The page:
Snorkeling Amidst Jellyfish

By Meera Dolasia on October 28, 2009

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Jumping into a lake with millions of jellyfish may sound worse than swimming with sharks and, for the most part it is, unless you happen to be snorkeling in Jellyfish Lake - located in the Eli Malk island of The Republic of Palau,  in the Pacific Ocean, 500 miles from the Philippines.

The marine lake is one of about 70 lakes that are scattered all over the rocky island nation and is accessible only by crossing over a narrow ridge that separates it from the surrounding lagoon. Once there, visitors are in for a real visual treat - the lake is filled with millions of Golden Jellyfish floating around like lava lamps.

Scientists believe that this particular species became entrapped in the lake millions of years ago, when a submerged reef rose from the sea and created a landlocked salt water area.

Over the years, the jellyfish have evolved to adjust to their small universe. One of the biggest changes is lack of predators that the fish need to defend themselves against. Accordingly, the fish has lost their ability to sting as aggressively, making it safe for humans to snorkel with them.

The Golden Jellyfish have also adopted to their micro-environment in other ways - In the oceans, jellyfish have a propensity to migrate and while the fish haven't forgotten the ways of their ancestors, their area of migration is quite small - spanning about one km round-trip.

Accordingly, every sunny morning, they head out across the lake until they get to the farthest sunny spot usually by mid-day. They then turn back, completing their entire migration, before the end of the day.

The Golden Jellyfish avoid shaded areas for two reasons -  One because their only predator in the lake, the anemone are waiting on the sides, with their tentacles outstretched to snare these beautiful creatures, and two because similar to other jellyfish, they too derive their color and a lot of their energy from the algae that live inside their tissues. The algae need sun to produce sugars, which they share with the jellyfish, who in turn not only keeps them safe from predators, but also, provide a 'mobile' home with almost constant sun.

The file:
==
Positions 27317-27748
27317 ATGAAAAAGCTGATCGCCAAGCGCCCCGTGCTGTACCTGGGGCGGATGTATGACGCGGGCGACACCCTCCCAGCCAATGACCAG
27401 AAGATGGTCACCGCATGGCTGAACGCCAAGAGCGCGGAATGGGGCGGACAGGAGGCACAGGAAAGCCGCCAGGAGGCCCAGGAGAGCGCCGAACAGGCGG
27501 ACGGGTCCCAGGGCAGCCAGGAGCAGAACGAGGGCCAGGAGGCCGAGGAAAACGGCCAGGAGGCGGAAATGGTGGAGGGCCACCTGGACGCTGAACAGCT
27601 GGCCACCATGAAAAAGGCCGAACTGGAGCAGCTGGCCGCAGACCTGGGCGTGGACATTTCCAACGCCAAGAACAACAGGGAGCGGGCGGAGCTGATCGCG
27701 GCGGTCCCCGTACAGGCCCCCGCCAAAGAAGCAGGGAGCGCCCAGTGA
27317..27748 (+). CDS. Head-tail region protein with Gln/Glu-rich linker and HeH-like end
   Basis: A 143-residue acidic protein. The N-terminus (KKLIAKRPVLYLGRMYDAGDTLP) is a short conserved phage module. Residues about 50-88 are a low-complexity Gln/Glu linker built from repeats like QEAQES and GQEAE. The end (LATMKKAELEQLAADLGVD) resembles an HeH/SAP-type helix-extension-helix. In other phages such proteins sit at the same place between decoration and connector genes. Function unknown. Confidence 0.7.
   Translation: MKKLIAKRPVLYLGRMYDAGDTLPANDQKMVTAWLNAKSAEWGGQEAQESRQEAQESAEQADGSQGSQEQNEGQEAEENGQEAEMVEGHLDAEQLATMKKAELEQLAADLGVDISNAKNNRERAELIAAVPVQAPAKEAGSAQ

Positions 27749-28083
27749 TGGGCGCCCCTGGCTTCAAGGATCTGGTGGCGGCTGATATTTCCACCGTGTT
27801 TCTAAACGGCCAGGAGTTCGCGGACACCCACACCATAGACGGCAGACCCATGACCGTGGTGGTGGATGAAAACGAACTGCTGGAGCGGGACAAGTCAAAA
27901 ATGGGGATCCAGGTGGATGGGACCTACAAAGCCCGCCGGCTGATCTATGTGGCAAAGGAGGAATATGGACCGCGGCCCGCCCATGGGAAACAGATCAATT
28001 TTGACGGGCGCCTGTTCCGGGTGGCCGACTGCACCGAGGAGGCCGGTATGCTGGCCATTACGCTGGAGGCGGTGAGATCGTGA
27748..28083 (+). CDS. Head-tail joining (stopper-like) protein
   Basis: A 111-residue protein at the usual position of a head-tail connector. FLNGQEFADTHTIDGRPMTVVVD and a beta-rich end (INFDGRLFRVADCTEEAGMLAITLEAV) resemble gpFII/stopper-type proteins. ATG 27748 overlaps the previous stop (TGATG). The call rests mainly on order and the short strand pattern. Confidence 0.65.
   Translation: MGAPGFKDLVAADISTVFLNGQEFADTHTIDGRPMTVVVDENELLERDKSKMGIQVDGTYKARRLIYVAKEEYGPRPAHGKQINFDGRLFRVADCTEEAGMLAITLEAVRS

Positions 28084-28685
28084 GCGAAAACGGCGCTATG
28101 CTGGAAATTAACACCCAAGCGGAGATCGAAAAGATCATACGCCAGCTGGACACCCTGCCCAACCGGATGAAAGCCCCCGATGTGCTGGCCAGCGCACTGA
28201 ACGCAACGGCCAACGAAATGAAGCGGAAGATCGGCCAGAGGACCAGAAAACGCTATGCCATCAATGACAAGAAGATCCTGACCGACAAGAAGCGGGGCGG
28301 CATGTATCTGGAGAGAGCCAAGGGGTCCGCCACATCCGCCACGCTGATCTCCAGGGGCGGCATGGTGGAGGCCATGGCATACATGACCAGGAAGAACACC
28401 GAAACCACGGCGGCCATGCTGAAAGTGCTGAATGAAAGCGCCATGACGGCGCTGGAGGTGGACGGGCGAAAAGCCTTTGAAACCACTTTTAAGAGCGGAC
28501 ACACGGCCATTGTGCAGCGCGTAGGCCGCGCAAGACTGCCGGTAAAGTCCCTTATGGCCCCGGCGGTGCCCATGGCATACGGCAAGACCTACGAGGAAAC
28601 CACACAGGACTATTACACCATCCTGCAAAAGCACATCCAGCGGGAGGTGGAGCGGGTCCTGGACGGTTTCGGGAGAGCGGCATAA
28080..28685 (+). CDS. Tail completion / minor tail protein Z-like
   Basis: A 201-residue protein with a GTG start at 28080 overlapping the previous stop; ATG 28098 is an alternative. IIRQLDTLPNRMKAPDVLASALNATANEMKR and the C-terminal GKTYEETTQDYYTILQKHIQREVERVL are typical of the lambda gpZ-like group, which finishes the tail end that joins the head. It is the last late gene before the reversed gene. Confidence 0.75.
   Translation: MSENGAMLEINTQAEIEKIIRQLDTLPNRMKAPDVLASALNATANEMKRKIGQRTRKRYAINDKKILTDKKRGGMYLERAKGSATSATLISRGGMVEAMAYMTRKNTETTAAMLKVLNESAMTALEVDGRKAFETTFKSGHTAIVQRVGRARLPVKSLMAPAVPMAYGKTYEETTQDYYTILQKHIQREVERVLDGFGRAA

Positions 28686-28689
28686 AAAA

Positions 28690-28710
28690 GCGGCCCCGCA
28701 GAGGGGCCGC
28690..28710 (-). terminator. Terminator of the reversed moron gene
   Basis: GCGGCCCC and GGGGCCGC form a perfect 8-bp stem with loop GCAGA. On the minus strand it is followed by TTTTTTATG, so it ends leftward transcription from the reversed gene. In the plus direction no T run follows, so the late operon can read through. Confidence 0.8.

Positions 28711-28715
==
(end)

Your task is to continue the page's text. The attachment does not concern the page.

The lake is also home to the Moon Jellyfish species, which remain in deeper waters and are therefore difficult to spot, as well as, a number of other beautiful species of sponges, anemones, sea squirts and mussels - but it is the Golden Jellyfish that tourists flock to swim with! To read more about these beautiful jellyfish go to,,

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  • sacred_legend
    sacred_legendThursday, February 20, 2014 at 2:31 pm
    • natTuesday, November 12, 2013 at 7:14 am
      that so cool
      • headream100
        headream100Friday, October 18, 2013 at 3:29 am
        they are adorable because they are so tiny, and I want to swim with jellies too.
        • dabombblaster
          dabombblasterThursday, October 3, 2013 at 2:15 pm
          that's awesome. so beautiful
          • MyfriendBillTuesday, September 17, 2013 at 12:05 pm
            They look weird
            • NndcncdendcenedTuesday, September 10, 2013 at 11:41 am
              How is it not cool. It's amazing. I want to be a Marine Biologist when get older so i can do that sort of thing but with sharks
              • 100Thursday, June 27, 2013 at 8:22 am
                not cool
                • Jelligirl100Tuesday, June 18, 2013 at 12:06 am
                  They are both pretty and cute at the same time!
                  • memekitty
                    memekittyTuesday, June 4, 2013 at 7:00 am
                    ACtually, the preseence of many jellies is a bad thing-it is a sign of pollution.
                    • emmadoot334
                      emmadoot334Saturday, April 6, 2013 at 5:27 pm
                      i would freak out if i had t do that





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